Vancouver renter - and her dogs - caught in battle with landlord unwilling to enforce her building’s no smoking policy
Under existing BC tenancy laws, any tenant who rents a suite in a building before a no smoking policy is established is ‘grandfathered’ and thus permitted to smoke until he or she moves out. The no-smoking policy will however apply to the next renter.
Kaddon assumes the live-in building-manager's tenancy pre-dates the policy’s creation because her husband smokes heavily.
She has asked if the landlord could please enforce the policy with all non-grandfathered tenants to which the policy applies, but no action is ever taken. Kaddon also tried to get help from the property management firm who employ the building management, but to no avail. Next, she attempted to reach the building owner, but they live overseas and are unreachable.
“The property managers are unconcerned, and let the building manager enforce whatever policies, when and where she pleases,” said Kaddon. All the while her lung health is deteriorating, due largely - in her and her doctor’s view - to the constant exposure to second-hand smoke.
In 2014, just three years after moving into the building, Kaddon began suffering from serious breathing problems. With no prior history of respiratory diseases, today she has diagnosed acute asthma, a collapsed lung, lung disease and is working with a respirologist at St. Paul’s Hospital to address additional yet undiagnosed breathing issues. Her respiratory difficulties have become so severe she can no longer work full-time. And, to makes things worse, her landlord is actively working to evict her, “She refuses to address the issue of second-hand smoke but spends a lot of time making up fictitious reasons to kick me out.”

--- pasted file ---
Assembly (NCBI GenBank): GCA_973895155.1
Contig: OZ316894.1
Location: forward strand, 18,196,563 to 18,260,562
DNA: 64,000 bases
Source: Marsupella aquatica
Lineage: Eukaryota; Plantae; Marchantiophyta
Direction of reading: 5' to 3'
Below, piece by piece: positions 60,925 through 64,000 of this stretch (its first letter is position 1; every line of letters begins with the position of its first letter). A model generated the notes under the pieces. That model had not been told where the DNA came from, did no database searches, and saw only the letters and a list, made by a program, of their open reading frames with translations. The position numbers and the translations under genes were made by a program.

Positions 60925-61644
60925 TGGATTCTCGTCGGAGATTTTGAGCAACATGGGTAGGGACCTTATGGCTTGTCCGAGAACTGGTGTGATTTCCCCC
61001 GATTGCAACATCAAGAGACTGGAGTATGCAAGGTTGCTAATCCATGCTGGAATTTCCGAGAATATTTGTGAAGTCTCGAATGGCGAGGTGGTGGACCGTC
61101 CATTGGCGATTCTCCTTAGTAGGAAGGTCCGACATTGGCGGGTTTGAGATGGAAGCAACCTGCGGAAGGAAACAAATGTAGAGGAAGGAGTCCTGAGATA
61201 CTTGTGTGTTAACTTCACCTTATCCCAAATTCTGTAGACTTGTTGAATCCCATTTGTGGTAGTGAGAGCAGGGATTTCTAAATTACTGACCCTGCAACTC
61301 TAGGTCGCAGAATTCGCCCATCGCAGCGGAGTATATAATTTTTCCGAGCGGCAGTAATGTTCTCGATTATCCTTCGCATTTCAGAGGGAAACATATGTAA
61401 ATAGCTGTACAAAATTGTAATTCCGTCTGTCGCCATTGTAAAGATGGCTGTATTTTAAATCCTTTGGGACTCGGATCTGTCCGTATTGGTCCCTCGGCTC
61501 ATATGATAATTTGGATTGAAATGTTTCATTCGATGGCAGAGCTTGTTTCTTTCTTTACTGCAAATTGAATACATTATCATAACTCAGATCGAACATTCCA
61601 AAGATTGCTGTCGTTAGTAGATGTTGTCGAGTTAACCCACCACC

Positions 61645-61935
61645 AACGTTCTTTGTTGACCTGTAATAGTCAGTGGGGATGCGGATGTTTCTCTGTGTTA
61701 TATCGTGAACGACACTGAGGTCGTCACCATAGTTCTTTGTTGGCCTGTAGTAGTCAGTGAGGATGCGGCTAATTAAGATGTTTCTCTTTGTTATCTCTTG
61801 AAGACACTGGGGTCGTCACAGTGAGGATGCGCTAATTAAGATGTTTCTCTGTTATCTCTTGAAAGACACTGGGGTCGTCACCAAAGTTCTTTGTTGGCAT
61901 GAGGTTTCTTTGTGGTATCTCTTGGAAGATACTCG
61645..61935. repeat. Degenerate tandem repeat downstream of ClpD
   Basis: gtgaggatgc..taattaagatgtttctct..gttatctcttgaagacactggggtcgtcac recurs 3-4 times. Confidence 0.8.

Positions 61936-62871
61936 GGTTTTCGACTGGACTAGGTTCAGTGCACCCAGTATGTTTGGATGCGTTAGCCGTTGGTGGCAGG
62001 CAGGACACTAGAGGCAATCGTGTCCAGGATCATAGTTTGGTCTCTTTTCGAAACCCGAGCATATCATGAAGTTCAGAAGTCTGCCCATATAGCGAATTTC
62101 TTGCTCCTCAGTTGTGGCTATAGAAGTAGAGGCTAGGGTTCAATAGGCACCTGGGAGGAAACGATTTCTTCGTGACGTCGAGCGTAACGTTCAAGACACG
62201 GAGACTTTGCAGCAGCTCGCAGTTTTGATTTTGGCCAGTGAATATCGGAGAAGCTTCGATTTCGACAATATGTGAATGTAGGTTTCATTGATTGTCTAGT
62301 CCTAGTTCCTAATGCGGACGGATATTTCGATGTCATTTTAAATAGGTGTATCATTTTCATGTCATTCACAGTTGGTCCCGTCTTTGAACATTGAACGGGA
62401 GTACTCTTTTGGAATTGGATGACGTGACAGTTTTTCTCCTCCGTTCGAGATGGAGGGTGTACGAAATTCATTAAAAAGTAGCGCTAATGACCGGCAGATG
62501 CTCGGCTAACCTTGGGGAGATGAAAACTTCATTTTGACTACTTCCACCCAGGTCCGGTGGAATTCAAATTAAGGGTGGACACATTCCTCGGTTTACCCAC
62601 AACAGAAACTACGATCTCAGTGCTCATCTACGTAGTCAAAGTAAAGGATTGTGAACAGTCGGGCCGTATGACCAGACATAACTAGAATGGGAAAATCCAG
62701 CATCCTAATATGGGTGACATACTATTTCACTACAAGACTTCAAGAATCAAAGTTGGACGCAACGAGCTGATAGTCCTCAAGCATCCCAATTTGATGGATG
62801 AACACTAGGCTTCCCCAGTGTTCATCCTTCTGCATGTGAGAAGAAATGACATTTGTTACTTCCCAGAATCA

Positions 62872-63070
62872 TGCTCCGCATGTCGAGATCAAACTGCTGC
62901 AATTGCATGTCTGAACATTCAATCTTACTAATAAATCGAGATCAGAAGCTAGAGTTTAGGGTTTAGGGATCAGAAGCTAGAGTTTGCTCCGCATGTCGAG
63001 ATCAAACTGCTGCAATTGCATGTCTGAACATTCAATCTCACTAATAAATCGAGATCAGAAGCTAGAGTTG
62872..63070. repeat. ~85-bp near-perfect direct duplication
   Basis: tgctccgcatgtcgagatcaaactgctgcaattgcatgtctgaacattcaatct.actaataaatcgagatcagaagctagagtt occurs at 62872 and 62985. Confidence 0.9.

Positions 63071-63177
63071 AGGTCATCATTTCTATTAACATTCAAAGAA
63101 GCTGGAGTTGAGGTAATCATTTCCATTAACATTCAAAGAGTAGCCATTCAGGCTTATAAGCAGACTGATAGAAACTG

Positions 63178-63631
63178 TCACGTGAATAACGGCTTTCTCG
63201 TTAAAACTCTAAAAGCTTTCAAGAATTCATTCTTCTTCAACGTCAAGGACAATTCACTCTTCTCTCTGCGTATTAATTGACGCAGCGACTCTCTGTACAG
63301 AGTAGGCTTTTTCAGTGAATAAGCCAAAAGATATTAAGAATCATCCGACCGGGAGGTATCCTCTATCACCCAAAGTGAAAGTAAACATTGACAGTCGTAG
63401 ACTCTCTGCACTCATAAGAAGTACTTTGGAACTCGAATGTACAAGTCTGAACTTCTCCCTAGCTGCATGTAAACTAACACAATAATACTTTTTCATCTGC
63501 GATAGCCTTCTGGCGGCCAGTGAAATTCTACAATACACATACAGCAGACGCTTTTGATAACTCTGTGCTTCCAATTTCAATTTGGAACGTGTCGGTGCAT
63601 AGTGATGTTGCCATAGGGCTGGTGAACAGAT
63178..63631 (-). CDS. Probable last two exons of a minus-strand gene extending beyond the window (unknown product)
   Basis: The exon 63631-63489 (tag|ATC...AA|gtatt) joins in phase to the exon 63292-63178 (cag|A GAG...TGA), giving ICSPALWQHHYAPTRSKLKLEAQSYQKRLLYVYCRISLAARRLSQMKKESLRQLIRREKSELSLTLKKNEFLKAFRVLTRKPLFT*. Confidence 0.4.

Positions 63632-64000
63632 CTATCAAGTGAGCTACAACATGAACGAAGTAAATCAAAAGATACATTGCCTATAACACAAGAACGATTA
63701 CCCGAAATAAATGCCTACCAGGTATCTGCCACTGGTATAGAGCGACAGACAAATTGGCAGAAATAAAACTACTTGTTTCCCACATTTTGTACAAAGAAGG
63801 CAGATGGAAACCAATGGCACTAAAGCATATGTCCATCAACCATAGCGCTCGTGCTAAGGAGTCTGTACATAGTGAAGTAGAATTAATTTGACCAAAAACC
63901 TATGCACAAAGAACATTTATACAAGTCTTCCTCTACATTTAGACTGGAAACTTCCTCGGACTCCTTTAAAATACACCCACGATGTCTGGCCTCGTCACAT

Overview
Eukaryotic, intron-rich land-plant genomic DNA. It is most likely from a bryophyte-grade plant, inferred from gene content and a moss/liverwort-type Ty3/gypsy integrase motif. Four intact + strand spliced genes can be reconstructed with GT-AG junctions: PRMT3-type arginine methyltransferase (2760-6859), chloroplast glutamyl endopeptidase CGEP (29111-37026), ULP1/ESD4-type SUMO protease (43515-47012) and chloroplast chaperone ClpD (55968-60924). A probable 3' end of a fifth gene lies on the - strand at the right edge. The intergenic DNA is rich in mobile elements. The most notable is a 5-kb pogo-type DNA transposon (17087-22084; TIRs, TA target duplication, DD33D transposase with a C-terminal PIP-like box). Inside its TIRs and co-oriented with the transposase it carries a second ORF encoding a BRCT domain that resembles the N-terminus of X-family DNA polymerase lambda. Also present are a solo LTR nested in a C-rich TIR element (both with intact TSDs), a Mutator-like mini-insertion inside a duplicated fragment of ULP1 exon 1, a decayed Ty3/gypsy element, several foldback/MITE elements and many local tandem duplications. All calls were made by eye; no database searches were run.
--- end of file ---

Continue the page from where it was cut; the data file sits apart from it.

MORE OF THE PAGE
“The first time she tried to evict me it was because my rent was a few days late. The second time I received an eviction because of my therapy dog Vita, who had already been living with me for over 2 years. And, now once again, because of hosting 2 small therapy dogs in training,” she said.
Quille lives in a building which has a no pet policy but where pets have always been tolerated. The management often had dogs in the building and various tenants continue to live with both dogs and cats.
“Each time I’ve had to attend a hearing with the Residential Tenancy Branch and defend my right to remain in my building. And each time I’ve won,” she continued.
On July 16th Kaddon will attend her third hearing in so many years to fight for her right to stay, “I have no choice really. Rental apartments are so hard to find at a price I can afford and that accept pets.”
A Therapy Dog Trainer by profession, Kaddon has three French bulldogs, two of which are in training to replace her elder Therapy Dog who is soon to retire. Known to reduce stress and provide a sense of connection to people in difficult situations, Therapy Dogs are not covered or protected under BC laws in the same way as Guide or Service Dogs. Rather, they are highly trained and certified and have access rights to individual facilities for therapeutic reasons.
Kaddon said her dogs are impacted by the second-hand smoke as well, “They have serious breathing problems. I recently had one operated on. The other two are also scheduled for operations over the next few weeks. All these operations are costing me a fortune."
"Wouldn't it be better to ban smokers from smoking indoors rather than continuing to jeopardize everyone's health and the health of our children and pets?" she added.